McCaw talks leadership and his interesting ritual before a Test match

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Richie McCaw recently joined the Instagram world, and in part one of an interview with his good mate, opened up about what made him a champion leader.

 

The now 39-year old first became All Blacks captain at the relatively young age of 25. He said his first year as skipper was fairly straight forward, but it wasn’t until the 2007 World Cup when the All Blacks got knocked out in the quarterfinal against France, that the pressure came on as leader.

 

“I didn’t have the answers. As a team we didn’t have them either, but when you are leading the team you have to take responsibility for what it is and that really brought me down with a thud. In some ways that’s the best thing that happened to me as a player and certainly as a captain. It forced me to face the things you aren’t very good at.

 

“People often say leadership can be lonely and it only is if you don’t allow other people around you to contribute. I remember coming to the realisation and I can’t believe I didn’t see it before.”

 

McCaw said he looked around at the senior players group that had four other Super Rugby captains and guys like Carter, who had been around as long as he had. It was a turning point for him and all of a sudden it became not such a lonely place.

 

“Especially when those big moments came and rather than be scared and hoping you didn’t get to those tough moments, it was actually learning about what pressure does and how to deal with it. In 2011 and 2015, having a tight group of people who drove the team was critical to the team’s success.”

 

The 148-Test All Black spoke about a key game in his career, the one where Ryan Crotty scored a try in the 81st minute against Ireland in 2013 to secure at 24-22 win in Dublin.

 

 

“We ended up a long way behind Ireland in 2013. It would have been easy to say we aren’t going to get there today. But you have to have good body language and keep your voice calm and be nice and direct with your instructions. That’s when as a captain it really counts. We got out of it that day and a couple of players said whenever I thought we weren’t going to get there, I looked at you and you looked calm. I said, hell, underneath I probably wasn’t but that was the impression you give.”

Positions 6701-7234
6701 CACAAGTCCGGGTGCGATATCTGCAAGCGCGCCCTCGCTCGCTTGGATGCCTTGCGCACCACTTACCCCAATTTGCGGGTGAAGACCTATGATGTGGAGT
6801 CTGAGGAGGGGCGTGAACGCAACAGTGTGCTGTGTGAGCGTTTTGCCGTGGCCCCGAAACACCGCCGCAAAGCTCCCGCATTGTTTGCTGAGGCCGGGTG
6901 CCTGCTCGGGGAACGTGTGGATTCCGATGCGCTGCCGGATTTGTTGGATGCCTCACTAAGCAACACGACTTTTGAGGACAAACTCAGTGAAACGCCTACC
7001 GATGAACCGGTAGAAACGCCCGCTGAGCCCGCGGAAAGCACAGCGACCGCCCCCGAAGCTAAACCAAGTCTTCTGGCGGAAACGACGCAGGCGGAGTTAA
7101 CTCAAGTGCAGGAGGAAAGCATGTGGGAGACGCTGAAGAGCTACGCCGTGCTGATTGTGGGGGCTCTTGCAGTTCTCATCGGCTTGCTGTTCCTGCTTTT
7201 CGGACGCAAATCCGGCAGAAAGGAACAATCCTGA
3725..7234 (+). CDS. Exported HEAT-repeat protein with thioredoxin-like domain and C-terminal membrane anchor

McCaw often reflects on the 2006 and 2007 team. He said they were a great group of players, but how they managed to win on a regular basis is beyond him.

 

“I shake my head and wonder because we didn’t really have a grasp on what it was. We would just hit and hope and just turn up. I always said under pressure we were hoping we would be ok. But we changed it to when they heat comes, we would do everything we can rather than hope. That’s one of the things I never wanted to feel again was helpless. I always swore that you would never go down without fighting and keep dealing with the moment in front of you, even if you don’t get there. Just keep working at it.”

 

Former England skipper Martin Johnson had a big influence on McCaw as a leader. He can recall watching Johnson perform his role so well when they were beaten by England in Wellington in 2003, just before the World Cup.

 

“A captain sets the tone for the rest of what you are after. They may not be the one that has the voice or all the action, but they set the tone for what you expect. I just remember he [Martin] didn’t do anything different, it was just his body language and he had a big presence on the field. The way he carried himself and spoke to his players had a big influence on the people around him and I always thought if you could go some way to having that sort of influence, then that’s what leadership is all about.”

 

On a lighter note, Carter reveled what McCaw’s ritual was the night before a Test match.

 

“My best man at my wedding got up and said right, we are going to start the speech with Richie’s first love, and I thought here we go. But he said ice cream. I love my ice cream. I always found that on a Friday night you had earnt it for the week and it got me ready to go before a game.

 

“I’m pretty open to anything, but I quite enjoy mint chocolate chip. Apple crumble is usually what we got the night before a game, and I had to have vanilla with that.”

 

McCaw joked that he had a stern conversation with the All Blacks dietitian where he said the last thing he would be giving up is ice cream. If he didn’t have it the night before a Test, you could blame a bad performance on that.

 

Part two of Carter’s interview with McCaw will be released on Dan Carter’s Instagram on Thursday.

 

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